A short piece on photographer Patrick Nagatani's Nuclear Enchantment and the challenges of visualization and representation in the post-nuclear world. • Read the piece here.
How might digital humanities projects negotiate the ethical challenges of the Middle Passage? And what can environmental and oceanic critique teach us about how to value indeterminacy in data-driven work? Panel: “Information, Identity, and Labor.” • Read the talk here.
A talk that reads how-to-stay-secure-online guides as paranoid, speculative visions of an internet yet to come. Panel: “Activist Infrastructures: Vulnerable Collections and Minimal Computing.” • Read the talk here.
A short paper using hacks of Flappy Bird and Super Mario World to explore “haunting” as a media archaeological practice, one that exposes fault lines along the circulations of technological waste, supply chains, and resource extractions. Panel: “The Environmental and Human Costs of DH.” • Read the talk here.
A roundtable with Kyle Bickoff and Setsuko Yokoyama on the textuality of platforms. My paper close reads the GitHub repository of Paul Ford’s “What is Code?” to think through the version control site’s pervasive logics of hypervisibility and auto-surveillance. • Read the talk here.
Part of a deformance/panel with Kyle Bickoff, Setsuko Yokoyama, and Andy Yeh engaging 3D printing technologies across media archaeological and archival registers. My contribution uses smell as an entrypoint to explore movements of manufacturing and affect in plastics production. Panel: “Critical Unmaking.” • Read the talk here.
What can large-scale hackings of Internet of Things devices teach us about what we imagine our relationships with them to be, particularly when our desires for sociability clash with our need to be secure? Panel: “The Fiction of Neutral Tools.” • Read the talk here.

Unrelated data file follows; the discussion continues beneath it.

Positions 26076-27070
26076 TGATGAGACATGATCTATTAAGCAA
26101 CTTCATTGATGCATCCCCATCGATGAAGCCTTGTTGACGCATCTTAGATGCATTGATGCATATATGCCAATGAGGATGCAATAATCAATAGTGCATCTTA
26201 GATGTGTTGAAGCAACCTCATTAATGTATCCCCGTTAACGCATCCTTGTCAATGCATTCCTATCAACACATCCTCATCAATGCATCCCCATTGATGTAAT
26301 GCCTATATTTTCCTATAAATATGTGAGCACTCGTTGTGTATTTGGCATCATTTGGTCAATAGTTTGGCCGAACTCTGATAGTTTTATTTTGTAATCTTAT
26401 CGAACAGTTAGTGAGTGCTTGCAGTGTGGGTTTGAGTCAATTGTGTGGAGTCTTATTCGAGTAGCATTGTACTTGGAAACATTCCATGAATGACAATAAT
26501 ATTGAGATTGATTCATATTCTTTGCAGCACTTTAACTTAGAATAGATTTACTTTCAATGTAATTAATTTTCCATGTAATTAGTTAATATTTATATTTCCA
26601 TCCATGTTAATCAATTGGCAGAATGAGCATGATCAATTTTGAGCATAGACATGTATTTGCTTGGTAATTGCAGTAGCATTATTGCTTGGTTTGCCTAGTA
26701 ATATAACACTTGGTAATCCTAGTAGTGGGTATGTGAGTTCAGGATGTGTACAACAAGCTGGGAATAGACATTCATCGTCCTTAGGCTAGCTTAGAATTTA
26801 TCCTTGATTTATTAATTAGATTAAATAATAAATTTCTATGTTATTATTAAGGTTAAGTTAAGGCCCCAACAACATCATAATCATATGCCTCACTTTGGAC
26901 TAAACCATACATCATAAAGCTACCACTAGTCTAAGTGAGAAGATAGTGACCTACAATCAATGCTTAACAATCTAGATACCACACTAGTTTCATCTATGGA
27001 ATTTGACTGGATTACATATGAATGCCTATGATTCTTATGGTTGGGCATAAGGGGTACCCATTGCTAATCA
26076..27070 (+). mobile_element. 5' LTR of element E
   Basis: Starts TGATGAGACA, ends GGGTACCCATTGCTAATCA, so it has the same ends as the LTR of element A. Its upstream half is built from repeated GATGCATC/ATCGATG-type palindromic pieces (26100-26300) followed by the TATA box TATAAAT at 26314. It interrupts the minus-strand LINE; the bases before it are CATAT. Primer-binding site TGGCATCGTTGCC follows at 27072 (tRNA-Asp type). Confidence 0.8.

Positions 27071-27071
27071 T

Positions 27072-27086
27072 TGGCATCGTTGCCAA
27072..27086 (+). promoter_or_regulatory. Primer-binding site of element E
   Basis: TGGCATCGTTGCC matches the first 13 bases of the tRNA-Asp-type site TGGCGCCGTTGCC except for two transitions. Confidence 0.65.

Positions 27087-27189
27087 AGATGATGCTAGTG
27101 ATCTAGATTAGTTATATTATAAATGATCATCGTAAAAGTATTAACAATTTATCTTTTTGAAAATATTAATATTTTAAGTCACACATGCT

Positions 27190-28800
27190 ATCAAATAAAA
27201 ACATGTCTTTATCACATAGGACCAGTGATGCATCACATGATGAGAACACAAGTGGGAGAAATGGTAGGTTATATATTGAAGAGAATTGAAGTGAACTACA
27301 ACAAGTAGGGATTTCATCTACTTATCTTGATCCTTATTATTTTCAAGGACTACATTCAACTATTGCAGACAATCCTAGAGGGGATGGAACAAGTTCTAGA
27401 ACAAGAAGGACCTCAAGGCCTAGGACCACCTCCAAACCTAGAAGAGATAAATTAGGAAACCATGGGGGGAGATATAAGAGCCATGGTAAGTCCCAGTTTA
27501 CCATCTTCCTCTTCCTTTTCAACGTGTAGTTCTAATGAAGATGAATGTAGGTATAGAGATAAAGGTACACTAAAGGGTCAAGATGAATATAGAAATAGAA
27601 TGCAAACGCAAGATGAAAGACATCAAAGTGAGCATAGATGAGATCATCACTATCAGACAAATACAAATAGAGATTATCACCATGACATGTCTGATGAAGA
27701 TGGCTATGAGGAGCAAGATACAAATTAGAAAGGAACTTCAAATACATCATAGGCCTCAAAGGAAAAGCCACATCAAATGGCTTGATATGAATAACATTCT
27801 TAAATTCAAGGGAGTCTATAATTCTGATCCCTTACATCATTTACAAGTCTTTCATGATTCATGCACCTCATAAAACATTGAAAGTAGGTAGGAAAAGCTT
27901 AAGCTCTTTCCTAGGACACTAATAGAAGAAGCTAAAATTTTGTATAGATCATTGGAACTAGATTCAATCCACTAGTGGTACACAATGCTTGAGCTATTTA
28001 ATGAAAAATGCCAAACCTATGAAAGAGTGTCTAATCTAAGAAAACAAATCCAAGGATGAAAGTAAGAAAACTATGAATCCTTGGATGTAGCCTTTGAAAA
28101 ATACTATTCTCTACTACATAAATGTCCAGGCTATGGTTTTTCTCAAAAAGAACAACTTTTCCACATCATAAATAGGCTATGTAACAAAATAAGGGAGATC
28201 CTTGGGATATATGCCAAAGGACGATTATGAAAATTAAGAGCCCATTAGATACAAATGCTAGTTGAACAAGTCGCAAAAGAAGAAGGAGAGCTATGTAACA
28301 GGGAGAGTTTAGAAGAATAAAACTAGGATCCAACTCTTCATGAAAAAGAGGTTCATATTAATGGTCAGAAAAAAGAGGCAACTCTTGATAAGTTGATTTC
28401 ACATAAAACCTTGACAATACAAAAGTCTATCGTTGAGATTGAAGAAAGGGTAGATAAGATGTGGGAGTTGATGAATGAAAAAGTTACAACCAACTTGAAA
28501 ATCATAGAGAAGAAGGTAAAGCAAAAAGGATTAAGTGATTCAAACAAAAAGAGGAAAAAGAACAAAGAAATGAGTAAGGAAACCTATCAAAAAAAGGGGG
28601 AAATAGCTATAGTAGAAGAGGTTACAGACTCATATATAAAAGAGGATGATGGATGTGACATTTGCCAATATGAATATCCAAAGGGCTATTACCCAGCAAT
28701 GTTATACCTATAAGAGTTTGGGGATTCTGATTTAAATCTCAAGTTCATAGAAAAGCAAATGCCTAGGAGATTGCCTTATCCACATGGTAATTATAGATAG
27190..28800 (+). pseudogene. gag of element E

I was invited to speak at a NERCOMP (Northeast Regional Computing Program) conference called “Emerging Digital Scholars: Undergraduates and Digital Humanities” on strategies Five College Digital Humanities uses to encourage student research and engagement with the digital humanities.
A web app that lets you randomly check out books that have never before circulated within the Five College library system. • Visit the project.
An introduction to and exploration of electronic literature and Internet art, comprising pop-up IRL and URL galleries, workshops, and a screening program. • Visit the project.
A project I co-edited exploring new ways of teaching, writing, and thinking about video games and interactive narratives. My collaborators and I presented a poster at HASTAC 2015; I shared the essay “Strange Creatures Made of Memory,” on glitch aesthetics and new possibilities for play. Funded by the Association for Computers and the Humanities. • Visit the project.
In collaboration with Jon Caris and Eric Poehler, a hybrid makerspace and workgroup exploring, historicizing, and critiquing creative robotics in the undergraduate classroom and the world at large. Funded by Five College Digital Humanities. • Visit the project.